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From Character to Plot

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Edward Jay Epstein’s piece on Dominique Strauss-Kahn and the Sofitel affair for the New York Review of Books was in such demand at the weekend that the website was often inaccessible with the weight of traffic. It is a clinical narrative of events on 14 May between 10.07 a.m. New York time, when Strauss-Kahn put in a call to his wife, and 4.45 p.m., when he was summoned off his flight to Europe by police at JFK. It lends support to the theory, still popular in France, that the likely challenger to Sarkozy’s presidency was set up in Manhattan by friends of the incumbent.

Until now, it was possible to say with agnostic hauteur that we would never know the facts. No one, apart from DSK and Nassifatou Diallo, was in Room 2806 on the 28th floor of the hotel when the encounter took place. But we learn from Epstein’s painstaking montage that we can’t rule out the presence of a third party in the presidential suite – perhaps that should be ‘ex-presidential’ – at the time, i.e. between 12.05 and 12.20 p.m.

The man in question is Syed Haque, room service, of whom nothing is known for the moment, except that he refused to co-operate with DSK’s lawyers. Post Epstein, Haque will be in great demand.

Another change: Epstein gets us out of the impasse of ‘character’. All there is to say about that has been said. DSK: libertine in the radical enlightenment tradition. Transpose this story to the 18th century and Strauss-Kahn would have been discovered astride the dispatch boy as he penned a rapid, elegant reply to the letter he’d just been handed. Diallo: courageous woman of colour, traduced minority. But that was in May. By August, when the charges were dropped: bogus asylum-seeker, liar, undeniably black.

The details Epstein has assembled – including the mysterious disappearance (and disabling) of DSK’s BlackBerry in the Sofitel building – shift our attention firmly to plot. They raise intriguing questions about Accor, the French company that owns Sofitel, and about Sarkozy’s friends in general.

Here are a few points worth adding (and remember this is a French scandal, with a lot of minor players):

1. Denis Hennequin, ex-McDonald’s France, became the boss of a large French corporation in 2010. In the contest for the appointment, he bent Sarkozy’s ear, via the intercession of a mutual friend, investment whizz kid and businessman, Sébastien Bazin. The company in question: Accor, where Bazin sits on the board of directors.

2. René-Georges Querry, head of security for Accor since 2003, was at a football match in Paris, Epstein reminds us, in the president’s box, as Diallo was being questioned by Sofitel staff. Querry has never been shy about his connections. In a June issue of the corporate security trade journal Sécurité et Stratégie, he describes his decision to leave the police and work for Accor as follows:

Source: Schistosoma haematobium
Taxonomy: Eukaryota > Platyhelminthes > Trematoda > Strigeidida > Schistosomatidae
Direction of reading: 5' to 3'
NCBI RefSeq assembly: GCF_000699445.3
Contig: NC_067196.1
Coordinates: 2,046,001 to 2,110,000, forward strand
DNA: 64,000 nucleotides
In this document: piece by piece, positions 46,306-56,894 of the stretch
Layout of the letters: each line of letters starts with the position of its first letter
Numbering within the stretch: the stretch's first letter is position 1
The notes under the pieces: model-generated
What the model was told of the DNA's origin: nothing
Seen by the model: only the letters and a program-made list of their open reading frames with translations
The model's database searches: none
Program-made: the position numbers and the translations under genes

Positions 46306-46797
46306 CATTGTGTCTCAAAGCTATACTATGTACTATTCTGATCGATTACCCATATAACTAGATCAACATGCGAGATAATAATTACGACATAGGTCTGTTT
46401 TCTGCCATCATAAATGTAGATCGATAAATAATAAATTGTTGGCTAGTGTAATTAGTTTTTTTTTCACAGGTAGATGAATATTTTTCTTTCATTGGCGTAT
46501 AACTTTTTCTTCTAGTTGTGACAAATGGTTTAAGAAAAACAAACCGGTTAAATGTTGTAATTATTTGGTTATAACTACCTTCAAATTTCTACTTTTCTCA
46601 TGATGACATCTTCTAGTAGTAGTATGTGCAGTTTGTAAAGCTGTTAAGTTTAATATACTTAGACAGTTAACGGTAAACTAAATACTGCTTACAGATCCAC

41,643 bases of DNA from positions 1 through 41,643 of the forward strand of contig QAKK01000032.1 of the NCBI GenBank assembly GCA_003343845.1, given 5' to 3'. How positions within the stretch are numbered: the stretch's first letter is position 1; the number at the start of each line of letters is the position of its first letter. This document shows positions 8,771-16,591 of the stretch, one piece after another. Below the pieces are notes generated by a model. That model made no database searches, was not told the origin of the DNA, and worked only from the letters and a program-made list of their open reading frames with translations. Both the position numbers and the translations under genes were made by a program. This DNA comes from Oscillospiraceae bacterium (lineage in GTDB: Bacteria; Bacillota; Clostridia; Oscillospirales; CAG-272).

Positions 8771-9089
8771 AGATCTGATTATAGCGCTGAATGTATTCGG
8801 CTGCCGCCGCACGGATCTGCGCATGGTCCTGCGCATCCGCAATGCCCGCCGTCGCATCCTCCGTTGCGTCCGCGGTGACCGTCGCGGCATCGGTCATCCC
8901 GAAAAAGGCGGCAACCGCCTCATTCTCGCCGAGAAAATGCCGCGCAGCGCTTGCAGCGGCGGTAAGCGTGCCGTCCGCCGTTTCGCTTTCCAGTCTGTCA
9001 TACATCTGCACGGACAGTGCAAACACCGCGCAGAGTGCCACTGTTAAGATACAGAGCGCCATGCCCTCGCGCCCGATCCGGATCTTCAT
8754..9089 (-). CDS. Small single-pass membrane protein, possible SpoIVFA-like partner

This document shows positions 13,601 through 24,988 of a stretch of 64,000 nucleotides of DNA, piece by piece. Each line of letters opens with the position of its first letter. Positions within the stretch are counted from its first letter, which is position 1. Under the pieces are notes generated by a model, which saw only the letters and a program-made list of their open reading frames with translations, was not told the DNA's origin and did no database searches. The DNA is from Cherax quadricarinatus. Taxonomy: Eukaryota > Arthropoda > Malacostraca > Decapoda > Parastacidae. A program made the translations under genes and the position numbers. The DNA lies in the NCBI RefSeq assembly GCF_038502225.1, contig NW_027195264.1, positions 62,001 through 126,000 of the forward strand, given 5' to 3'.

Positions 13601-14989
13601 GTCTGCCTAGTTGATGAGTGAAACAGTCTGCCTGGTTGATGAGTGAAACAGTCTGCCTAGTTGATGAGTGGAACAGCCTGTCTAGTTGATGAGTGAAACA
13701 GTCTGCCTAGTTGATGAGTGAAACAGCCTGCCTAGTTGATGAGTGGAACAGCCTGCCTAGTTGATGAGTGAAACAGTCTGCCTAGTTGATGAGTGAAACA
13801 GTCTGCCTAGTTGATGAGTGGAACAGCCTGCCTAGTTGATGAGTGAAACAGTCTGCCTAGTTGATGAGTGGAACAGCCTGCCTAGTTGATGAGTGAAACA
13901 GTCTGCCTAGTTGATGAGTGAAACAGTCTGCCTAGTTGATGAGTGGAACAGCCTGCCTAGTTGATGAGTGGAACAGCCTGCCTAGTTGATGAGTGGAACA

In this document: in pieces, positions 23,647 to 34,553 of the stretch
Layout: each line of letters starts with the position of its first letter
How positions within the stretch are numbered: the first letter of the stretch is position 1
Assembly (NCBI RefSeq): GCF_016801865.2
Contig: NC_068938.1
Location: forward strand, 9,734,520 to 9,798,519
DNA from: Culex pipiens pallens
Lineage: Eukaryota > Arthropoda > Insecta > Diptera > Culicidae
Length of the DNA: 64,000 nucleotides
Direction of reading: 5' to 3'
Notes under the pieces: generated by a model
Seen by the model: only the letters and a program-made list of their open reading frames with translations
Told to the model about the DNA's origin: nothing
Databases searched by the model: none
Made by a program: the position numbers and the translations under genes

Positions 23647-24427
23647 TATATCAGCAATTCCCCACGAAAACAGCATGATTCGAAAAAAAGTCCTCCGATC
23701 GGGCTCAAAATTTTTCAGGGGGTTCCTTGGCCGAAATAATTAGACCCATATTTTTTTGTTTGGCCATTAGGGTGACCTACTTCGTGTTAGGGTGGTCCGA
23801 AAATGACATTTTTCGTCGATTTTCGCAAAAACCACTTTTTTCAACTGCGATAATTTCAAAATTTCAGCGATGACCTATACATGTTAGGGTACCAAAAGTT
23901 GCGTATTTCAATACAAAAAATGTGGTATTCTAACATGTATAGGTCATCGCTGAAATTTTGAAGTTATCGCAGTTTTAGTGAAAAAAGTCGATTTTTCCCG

I was neither marginalised nor embittered and I also had the prospect of some interesting jobs [in the police], because the team at the time consisted of Messrs Claude Guéant, Nicolas Sarkozy and [Michel] Gaudin. I had their trust… no worries at all with them.

Guéant was Sarkozy’s factotum at the Ministry of the Interior and ran his campaign for the presidency in 2007; he is now minister of the interior. Gaudin, currently the préfet de police (Paris and outlying areas), was head of the Police National at the time.

3. The game in question was the Coupe de France final, at the Stade de France. Martine Aubry, the secretary general of the Parti socialiste, was also in the box. She remarked to Roselyne Bachelot, the minister for solidarity and whatever, that Sarkozy was going to have to get his fingers off his cellphone if he meant to present the trophy. So what’s new about Sarkozy and cellphones? the spin doctors at the Elysée said when Aubry, increasingly disturbed about DSK’s arrest, went on to raise the matter in public.

4. The leaks from the NYPD, after Strauss-Kahn’s arrest in May, were damaging to his case and indeed to the possibility of a fair trial (especially the news about the DNA match for semen). But the commissioner of the NYPD, Ray Kelly, seemed a touch indifferent when Strauss-Kahn’s lawyers pointed this out. Or so Len Levitt thought, writing in the Huffington Post. He recalled that Sarkozy came to New York in 2006 to bestow the Légion d’Honneur on Kelly for services against terrorism. And that Kelly later flew to Paris when Alain Bauer got his. Alain Bauer? Well, he was a consultant on terrorism to the Interior Ministry during Sarkozy’s tenure. At the same time he was touting for business in North America. Result: consultancies with the Sûreté in Quebec, the LA Sheriff’s Office and, yes, the NYPD.

5. Querry, who left Accor before the prosecution shelved the case, has dismissed the idea that it was at the centre of a plot to keep a PS contender out of the Elysée for the greater good.

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